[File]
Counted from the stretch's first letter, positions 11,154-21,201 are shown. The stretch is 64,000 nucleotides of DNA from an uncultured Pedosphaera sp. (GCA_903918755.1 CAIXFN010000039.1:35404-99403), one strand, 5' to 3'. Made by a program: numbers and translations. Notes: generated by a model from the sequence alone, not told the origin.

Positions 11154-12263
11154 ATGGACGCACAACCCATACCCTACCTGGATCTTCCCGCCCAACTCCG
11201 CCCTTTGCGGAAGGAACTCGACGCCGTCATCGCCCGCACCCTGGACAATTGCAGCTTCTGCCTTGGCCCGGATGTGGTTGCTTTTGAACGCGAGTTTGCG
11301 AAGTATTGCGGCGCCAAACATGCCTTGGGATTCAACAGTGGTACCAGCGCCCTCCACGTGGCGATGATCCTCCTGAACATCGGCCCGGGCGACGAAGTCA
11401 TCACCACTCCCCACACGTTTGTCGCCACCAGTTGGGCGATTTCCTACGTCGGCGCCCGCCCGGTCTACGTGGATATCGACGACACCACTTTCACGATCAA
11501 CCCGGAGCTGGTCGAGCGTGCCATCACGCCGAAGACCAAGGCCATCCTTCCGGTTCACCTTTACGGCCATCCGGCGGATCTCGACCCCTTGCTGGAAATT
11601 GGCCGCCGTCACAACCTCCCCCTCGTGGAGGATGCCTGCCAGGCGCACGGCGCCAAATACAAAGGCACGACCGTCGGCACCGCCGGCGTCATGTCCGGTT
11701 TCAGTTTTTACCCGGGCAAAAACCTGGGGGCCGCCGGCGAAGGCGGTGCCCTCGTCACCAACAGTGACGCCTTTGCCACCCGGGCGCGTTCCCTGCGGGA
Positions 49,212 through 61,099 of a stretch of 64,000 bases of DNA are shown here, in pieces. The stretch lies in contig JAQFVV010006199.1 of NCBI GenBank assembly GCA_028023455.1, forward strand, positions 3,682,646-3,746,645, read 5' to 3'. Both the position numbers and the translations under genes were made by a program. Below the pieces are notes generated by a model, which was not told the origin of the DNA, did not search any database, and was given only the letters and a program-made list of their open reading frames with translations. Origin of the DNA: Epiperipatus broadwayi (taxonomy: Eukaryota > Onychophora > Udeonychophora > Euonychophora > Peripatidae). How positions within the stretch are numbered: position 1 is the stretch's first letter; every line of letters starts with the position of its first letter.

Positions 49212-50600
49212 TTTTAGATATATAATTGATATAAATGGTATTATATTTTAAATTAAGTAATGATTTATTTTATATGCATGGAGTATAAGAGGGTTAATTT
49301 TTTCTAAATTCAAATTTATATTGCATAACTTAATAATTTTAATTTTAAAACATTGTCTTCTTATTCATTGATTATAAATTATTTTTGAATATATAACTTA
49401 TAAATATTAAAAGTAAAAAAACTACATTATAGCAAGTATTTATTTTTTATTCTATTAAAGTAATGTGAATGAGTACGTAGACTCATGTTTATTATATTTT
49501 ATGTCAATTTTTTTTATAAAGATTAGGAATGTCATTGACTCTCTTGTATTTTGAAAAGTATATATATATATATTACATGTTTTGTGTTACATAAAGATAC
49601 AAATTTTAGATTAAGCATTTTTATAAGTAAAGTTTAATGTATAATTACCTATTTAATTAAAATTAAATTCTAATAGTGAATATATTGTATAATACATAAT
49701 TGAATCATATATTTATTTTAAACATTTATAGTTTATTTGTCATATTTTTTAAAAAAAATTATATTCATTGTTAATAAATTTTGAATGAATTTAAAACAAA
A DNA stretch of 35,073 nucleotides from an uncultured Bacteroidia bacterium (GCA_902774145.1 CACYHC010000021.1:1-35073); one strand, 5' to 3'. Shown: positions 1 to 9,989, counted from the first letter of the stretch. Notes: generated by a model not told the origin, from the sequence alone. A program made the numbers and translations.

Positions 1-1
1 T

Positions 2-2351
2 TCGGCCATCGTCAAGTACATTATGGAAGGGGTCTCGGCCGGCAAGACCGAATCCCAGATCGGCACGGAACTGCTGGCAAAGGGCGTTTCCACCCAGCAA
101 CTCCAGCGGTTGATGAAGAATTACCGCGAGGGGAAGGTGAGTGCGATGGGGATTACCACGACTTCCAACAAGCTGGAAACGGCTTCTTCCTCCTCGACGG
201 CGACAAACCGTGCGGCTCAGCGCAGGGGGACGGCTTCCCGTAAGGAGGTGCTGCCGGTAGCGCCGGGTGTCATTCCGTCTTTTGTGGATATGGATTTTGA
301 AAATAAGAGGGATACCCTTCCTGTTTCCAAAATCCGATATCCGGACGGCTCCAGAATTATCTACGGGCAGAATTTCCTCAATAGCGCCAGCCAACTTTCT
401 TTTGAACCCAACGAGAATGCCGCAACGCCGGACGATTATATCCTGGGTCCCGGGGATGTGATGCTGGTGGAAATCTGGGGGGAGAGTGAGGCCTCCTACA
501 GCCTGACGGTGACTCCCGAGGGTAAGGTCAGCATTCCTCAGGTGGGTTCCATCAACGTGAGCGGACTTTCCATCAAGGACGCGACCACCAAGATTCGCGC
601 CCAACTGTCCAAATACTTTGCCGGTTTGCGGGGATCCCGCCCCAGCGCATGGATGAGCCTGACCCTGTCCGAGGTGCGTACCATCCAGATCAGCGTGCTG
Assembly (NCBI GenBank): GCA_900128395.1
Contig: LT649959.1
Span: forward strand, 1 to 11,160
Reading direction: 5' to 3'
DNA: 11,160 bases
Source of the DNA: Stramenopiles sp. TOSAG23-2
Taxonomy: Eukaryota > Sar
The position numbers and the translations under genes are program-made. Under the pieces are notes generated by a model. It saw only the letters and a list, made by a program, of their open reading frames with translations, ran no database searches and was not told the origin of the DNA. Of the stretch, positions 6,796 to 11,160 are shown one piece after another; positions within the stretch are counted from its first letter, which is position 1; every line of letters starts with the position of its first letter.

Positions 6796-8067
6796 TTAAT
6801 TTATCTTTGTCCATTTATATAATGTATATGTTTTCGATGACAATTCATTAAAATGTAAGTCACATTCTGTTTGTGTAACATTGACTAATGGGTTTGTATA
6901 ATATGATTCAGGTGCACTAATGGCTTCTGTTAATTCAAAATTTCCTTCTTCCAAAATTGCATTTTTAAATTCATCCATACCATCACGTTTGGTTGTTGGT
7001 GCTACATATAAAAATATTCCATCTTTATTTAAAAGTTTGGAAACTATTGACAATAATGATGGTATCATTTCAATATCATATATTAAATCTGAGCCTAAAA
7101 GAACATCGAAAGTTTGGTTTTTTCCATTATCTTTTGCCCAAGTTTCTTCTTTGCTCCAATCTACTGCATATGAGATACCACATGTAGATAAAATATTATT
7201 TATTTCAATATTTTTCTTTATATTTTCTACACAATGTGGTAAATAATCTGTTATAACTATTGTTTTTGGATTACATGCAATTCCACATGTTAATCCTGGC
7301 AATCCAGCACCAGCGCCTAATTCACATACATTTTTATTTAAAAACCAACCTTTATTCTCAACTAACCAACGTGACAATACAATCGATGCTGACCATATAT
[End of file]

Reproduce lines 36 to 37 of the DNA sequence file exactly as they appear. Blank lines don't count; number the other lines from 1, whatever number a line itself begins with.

The position numbers and the translations under genes are program-made. Under the pieces are notes generated by a model. It saw only the letters and a list, made by a program, of their open reading frames with translations, ran no database searches and was not told the origin of the DNA. Of the stretch, positions 6,796 to 11,160 are shown one piece after another; positions within the stretch are counted from its first letter, which is position 1; every line of letters starts with the position of its first letter.

Positions 6796-8067